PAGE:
New prostate cancer screening guidelines
Mayo Clinic News Network
Men age 55 to 69 should talk with their health care provider about prostate-specific antigen (PSA)-based screening for prostate cancer. That’s according to new recommendations from the U.S. Preventive Services Task Force.
Clinicians inform men ages 55 to 69 years about the potential benefits and harms of prostate-specific antigen (PSA)-based screening for prostate cancer. Many men will experience potential harms of screening, including false-positive results that require additional workup, overdiagnosis and overtreatment, and treatment complications, such as incontinence and impotence.
The task force recommends against PSA-based screening for prostate cancer in these men age 70 years and older.
“The recommendations don’t change for men over 70. If men over 70 are asymptomatic with no family history, they don’t’ need to have PSA tests every year,” says Mayo Clinic urologist Dr. Matthew Tollefson. “Those men have very low risk of dying from prostate cancer. But for men who are from 55 to 69, there can be a benefit seen with screening. This is where the task force is now giving nuance to the discussion and saying there isn’t a blanket statement for everyone.”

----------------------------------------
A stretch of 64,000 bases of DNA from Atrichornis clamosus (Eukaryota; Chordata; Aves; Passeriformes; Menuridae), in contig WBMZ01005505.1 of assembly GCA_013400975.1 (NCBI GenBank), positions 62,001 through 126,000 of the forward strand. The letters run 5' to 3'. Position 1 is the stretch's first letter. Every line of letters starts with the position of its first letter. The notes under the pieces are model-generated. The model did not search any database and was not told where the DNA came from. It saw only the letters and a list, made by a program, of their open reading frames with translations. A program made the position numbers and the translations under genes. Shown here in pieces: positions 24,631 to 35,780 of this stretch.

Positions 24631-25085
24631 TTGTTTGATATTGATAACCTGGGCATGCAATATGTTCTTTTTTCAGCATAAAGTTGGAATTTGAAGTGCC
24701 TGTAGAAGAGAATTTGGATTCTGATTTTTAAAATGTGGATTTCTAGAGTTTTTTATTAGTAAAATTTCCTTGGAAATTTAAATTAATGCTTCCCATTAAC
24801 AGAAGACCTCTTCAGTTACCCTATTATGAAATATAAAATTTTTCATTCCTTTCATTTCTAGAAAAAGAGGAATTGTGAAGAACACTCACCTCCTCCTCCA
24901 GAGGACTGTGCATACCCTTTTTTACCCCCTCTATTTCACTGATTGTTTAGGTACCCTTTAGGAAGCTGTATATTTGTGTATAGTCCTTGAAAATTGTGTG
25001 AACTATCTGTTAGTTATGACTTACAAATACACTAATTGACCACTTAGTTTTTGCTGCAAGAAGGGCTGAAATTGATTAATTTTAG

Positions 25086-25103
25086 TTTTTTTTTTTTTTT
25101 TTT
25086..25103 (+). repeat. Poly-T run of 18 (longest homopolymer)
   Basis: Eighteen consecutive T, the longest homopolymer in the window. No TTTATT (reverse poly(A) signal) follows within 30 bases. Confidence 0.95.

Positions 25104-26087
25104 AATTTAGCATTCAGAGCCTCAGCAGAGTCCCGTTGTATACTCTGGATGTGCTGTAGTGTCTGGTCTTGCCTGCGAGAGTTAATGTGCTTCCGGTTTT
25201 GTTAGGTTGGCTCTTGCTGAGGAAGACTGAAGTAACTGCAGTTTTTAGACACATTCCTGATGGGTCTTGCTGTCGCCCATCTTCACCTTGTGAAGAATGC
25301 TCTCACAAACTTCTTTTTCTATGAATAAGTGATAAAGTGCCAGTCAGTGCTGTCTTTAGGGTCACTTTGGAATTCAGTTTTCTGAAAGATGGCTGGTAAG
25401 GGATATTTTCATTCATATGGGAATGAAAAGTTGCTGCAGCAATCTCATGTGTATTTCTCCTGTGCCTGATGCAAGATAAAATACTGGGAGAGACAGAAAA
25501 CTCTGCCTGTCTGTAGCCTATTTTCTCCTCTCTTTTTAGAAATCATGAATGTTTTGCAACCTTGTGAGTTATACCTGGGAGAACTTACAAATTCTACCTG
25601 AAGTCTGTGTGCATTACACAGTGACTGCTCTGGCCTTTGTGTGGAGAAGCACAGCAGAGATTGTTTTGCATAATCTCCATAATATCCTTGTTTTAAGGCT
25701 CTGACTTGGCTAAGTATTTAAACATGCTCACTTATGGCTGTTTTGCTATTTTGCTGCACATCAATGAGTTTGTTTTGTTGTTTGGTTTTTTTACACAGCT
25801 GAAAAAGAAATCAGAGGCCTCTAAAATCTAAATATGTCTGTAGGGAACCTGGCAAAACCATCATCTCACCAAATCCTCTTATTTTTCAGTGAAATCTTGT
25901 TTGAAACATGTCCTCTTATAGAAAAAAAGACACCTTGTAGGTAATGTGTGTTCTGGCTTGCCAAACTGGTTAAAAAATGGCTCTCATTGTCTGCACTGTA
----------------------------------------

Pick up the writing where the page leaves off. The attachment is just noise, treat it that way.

The PSA blood test is the most common method to screen for prostate cancer. Tollefson says there are benefits of PSA prostate cancer screening, but it’s not risk-free.
Prostate cancer is the third leading cause of cancer death in American men. The American Cancer Society says about one in seven men will be diagnosed with prostate cancer in his lifetime. Tollefson says it’s important for men to have a conversation with their health care provider to determine the best option that weighs risks and as well as personal preferences.